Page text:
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After surprisingly strong sales and heavy demand for Florida stone crabs, the season ends two weeks earlier than ever — on May 1 — and traps must be removed from the water by May 2.
That timing – a week before Mother’s Day – presents an inconvenient problem for seafood eateries like Catfish Dewey’s in Oakland Park. Namely: For the first time in the restaurant’s 37-year history, there will be no fresh-caught claws for the holiday.
Crabbers at Catfish Dewey’s fishery on the Gulf Coast pulled their final traps on Thursday. Owner Dewey Culbreth, mulling creative ways to stretch the shelf life of his claws, decided to stick his stockpile in the freezer. For Mother’s Day weekend he plans to thaw them over 48 hours so the claw meat retains its sweetness and moisture on Sunday, May 9.
“It’s the first time I’ve ever tried this,” Culbreth says. “We always have fresh claws for Mother’s Day, and now we don’t. It makes a difference to freeze them when they’re very fresh. Of course, people can tell the difference between fresh and frozen, but what am I going to do? People want stone crabs.”
Mother’s Day wasn’t a concern for the Florida Fish and Wildlife Conservation Commission, which last summer created four new permanent rules aimed at protecting the state’s stone crab population after years of declining harvests. The 2020 stone crab season kicked off Oct. 15.
“A lot of people this year will be eating frozen for Mother’s Day,” says fishmonger and chef Dylan Hepner of Sea Salt Fish Market in Fort Lauderdale. He says fresh jumbo and colossal claws have been harder to find this season, and prices, which held steady all season, are now above-average. Medium-size claws that began the season at $18.99 per pound, for example, now cost $30 per pound.
“What we get tomorrow will be our last delivery of the season, and fresh claws won’t last that long,” says Hepner, whose market won’t sell frozen crabs. “Everything will be gone by this Sunday, not next Sunday.”
Kelly Kirk, co-founder of the Florida Stone Crabbers Association and owner of the Kirk Fish Company on Marco Island, says ending the stone-crab season two weeks early is “unfortunate.” Her seasonal market, which counts on stone crabs for 80 percent of its sales, will also shut down two weeks early without fresh claws. Kirk’s seven crabbers pulled traps on Wednesday.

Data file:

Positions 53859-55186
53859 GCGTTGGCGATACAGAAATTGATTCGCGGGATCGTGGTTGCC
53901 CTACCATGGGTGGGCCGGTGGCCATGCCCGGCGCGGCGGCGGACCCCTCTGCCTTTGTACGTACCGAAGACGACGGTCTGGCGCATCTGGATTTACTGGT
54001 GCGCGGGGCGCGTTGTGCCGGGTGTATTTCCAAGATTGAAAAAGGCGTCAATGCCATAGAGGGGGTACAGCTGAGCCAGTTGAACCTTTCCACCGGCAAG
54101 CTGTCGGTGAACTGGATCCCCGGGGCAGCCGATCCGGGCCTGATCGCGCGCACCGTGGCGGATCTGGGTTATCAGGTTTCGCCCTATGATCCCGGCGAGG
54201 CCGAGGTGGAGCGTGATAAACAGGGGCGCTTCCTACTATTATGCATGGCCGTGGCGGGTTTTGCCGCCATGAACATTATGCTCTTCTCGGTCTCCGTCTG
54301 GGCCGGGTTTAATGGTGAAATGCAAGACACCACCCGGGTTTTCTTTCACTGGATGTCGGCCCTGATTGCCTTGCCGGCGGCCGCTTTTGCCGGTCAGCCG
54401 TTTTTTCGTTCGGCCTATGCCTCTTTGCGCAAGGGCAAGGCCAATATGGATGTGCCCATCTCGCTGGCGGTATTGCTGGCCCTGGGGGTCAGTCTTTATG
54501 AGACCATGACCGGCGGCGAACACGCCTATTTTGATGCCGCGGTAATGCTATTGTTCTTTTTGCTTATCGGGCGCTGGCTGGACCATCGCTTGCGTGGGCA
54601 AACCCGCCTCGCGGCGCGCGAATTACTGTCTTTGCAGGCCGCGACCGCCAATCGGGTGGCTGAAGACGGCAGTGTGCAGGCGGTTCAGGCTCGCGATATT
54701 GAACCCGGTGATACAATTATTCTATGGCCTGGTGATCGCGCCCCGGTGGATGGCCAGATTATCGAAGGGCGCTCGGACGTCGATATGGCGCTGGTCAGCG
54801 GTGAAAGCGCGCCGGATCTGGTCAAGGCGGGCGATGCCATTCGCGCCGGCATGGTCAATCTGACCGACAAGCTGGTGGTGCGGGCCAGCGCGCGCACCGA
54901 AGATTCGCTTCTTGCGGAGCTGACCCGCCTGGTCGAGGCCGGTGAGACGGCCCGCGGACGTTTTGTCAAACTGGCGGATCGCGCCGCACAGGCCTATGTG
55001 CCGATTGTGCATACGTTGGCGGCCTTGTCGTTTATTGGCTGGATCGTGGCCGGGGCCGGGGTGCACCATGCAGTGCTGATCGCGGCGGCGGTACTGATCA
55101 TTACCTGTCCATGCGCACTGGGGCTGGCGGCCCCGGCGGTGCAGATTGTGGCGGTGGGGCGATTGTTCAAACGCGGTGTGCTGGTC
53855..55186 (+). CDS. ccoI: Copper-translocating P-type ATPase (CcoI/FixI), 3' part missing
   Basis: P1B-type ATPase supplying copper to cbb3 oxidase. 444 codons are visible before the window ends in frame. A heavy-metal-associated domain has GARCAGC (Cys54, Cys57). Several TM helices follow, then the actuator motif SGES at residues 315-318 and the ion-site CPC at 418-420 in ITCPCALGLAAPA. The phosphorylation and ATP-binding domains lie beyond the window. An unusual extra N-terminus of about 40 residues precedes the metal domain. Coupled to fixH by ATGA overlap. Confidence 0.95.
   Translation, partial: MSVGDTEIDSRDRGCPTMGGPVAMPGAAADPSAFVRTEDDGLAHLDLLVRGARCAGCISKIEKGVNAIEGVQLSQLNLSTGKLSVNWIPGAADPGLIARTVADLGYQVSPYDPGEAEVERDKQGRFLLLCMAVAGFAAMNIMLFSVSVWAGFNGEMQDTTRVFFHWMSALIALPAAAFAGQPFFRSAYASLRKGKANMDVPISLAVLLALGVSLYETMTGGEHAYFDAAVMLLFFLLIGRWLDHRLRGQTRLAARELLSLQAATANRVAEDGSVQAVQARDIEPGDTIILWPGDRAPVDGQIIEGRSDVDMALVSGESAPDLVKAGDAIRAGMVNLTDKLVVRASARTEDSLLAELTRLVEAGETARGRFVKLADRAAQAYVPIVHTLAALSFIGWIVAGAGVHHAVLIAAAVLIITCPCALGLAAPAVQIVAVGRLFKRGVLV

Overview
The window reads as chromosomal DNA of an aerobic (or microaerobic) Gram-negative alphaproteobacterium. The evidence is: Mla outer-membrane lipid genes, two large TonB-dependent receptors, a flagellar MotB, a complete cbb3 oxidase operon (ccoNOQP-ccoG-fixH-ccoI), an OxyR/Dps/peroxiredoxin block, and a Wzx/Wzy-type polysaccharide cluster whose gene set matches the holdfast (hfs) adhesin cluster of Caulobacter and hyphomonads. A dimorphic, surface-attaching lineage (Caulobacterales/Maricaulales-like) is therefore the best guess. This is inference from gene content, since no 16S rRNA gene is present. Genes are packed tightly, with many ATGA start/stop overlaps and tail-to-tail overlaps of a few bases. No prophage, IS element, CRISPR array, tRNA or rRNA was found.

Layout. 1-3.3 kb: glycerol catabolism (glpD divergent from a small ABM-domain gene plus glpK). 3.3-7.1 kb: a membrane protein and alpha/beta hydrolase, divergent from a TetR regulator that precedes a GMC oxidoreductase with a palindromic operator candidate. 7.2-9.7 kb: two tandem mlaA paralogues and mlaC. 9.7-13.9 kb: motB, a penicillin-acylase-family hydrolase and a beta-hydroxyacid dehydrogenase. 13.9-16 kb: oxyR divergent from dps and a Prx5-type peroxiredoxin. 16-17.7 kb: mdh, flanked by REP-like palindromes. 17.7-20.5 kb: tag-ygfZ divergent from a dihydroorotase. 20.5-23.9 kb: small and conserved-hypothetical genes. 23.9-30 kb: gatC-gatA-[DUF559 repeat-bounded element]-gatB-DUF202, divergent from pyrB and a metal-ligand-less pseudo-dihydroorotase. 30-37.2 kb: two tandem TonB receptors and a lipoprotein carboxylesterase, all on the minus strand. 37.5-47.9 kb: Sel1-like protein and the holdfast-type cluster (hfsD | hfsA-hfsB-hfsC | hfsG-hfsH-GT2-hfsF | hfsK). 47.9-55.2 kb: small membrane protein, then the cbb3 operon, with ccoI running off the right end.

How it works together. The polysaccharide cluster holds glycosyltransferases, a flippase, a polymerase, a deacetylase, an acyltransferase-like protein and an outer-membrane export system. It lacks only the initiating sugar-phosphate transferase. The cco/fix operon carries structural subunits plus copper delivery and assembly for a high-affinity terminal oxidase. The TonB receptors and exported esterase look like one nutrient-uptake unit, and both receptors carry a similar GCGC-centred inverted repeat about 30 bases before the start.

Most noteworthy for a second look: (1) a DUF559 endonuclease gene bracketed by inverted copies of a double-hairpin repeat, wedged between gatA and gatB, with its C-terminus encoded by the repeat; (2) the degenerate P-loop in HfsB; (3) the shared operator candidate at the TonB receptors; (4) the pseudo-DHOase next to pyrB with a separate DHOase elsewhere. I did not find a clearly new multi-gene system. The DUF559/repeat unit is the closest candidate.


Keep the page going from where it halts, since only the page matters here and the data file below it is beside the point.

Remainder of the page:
“I’ll be out of product by Saturday,” Kirk says. “We begged [Florida Fish and Wildlife] to end the season after Mother’s Day, which really marks the end of the tourist season. We don’t agree with the new regulations but we’re resilient, and we have no choice but to adapt.”
About 1.92 million pounds of stone crabs were harvested in 2020 and, according to Florida Fish & Wildlife’s most-recent commercial landings data, some 418,000 pounds so far in 2021. Spokesperson Amanda Nalley says those figures will certainly rise but will take several more months before an accurate tally is ready.
“We don’t even have full data from 2020 yet,” Nalley says. “It’s still coming in. Right now we can’t say we’ve had more landings this year over last year. All we have are anecdotes from the restaurants and the fisheries.”
Brian Hershey, owner of Billy’s Stone Crab in Hollywood, says his harvests have been lighter all season. He operates two Florida Keys fisheries, one on Summerland Key at mile marker 25 and another in Marathon near the Seven Mile Bridge. His 40 boats have run into heavy winds the past few weeks that have prevented crabbers from checking traps. To compensate, he decided to buy extra stone crab from a fishery in Hernando Beach.
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This weekend, he plans to flash-freeze these claws for Mother’s Day.
“I probably won’t have fresh but the flavor of the meat is still fine, because it’s being frozen this early, and the stone crab will only be in the freezer for about two weeks,” Hershey says.
Still, he acknowledges that customers are sticklers for stone crabs, and they can tell the difference. But Hershey has a trick.
“When it comes time to thaw, I dip it in an ice bath, and it puts an ice glaze around the meat and preserves it instead of drying it out,” he says.